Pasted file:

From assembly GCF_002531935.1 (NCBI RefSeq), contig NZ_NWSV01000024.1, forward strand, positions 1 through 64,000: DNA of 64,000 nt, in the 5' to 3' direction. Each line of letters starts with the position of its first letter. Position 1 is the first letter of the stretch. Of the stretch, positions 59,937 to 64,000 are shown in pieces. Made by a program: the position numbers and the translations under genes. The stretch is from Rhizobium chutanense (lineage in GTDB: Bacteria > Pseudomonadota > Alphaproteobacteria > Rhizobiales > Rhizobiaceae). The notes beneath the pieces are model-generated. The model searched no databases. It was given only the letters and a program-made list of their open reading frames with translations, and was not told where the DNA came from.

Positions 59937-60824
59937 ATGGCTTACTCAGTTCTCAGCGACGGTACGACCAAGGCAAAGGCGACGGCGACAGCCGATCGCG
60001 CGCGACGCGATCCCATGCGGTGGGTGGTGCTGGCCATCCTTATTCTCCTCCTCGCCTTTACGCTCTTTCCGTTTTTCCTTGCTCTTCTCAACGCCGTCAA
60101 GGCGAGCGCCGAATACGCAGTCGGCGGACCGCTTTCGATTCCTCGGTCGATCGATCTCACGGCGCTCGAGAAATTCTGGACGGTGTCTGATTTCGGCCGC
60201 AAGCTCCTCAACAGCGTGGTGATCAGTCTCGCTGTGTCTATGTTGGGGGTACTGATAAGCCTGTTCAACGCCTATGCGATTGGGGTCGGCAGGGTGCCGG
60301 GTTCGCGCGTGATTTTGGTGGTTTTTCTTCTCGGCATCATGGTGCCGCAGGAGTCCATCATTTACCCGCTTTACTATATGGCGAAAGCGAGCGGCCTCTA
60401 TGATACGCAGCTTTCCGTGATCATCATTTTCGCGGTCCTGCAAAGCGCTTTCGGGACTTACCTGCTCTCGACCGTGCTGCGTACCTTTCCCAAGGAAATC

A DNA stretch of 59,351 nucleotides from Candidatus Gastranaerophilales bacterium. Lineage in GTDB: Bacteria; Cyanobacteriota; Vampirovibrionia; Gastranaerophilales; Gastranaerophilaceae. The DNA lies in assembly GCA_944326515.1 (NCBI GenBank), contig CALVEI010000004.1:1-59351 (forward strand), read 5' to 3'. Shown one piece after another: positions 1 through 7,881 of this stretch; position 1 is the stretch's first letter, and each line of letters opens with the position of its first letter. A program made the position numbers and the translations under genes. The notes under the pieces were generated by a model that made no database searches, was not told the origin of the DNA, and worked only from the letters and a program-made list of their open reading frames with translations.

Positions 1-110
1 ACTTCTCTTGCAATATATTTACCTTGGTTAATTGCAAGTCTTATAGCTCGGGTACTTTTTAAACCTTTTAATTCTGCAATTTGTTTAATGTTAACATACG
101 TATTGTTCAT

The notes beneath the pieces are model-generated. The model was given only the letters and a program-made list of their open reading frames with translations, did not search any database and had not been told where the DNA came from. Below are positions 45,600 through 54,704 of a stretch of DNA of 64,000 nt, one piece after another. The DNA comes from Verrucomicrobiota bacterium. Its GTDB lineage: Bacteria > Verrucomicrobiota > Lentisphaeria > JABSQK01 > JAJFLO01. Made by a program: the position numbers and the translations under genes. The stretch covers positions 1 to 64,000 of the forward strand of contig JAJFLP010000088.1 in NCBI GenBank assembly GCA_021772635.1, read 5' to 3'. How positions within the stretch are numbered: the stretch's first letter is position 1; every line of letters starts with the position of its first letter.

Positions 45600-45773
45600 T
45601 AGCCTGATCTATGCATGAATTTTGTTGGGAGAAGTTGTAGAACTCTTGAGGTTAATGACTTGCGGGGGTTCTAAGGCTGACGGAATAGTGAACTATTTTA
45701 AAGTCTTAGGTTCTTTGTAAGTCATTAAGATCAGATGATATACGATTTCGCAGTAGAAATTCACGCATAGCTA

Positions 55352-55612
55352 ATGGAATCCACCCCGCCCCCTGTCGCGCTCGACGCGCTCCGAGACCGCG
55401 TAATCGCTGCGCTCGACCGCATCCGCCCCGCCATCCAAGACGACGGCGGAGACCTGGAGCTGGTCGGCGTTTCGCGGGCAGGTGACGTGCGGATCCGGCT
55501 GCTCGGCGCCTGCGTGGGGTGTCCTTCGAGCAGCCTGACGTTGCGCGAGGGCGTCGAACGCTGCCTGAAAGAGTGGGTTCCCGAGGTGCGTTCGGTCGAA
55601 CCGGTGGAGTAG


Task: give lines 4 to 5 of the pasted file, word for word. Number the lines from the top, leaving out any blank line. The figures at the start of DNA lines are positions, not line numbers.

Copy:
60001 CGCGACGCGATCCCATGCGGTGGGTGGTGCTGGCCATCCTTATTCTCCTCCTCGCCTTTACGCTCTTTCCGTTTTTCCTTGCTCTTCTCAACGCCGTCAA
60101 GGCGAGCGCCGAATACGCAGTCGGCGGACCGCTTTCGATTCCTCGGTCGATCGATCTCACGGCGCTCGAGAAATTCTGGACGGTGTCTGATTTCGGCCGC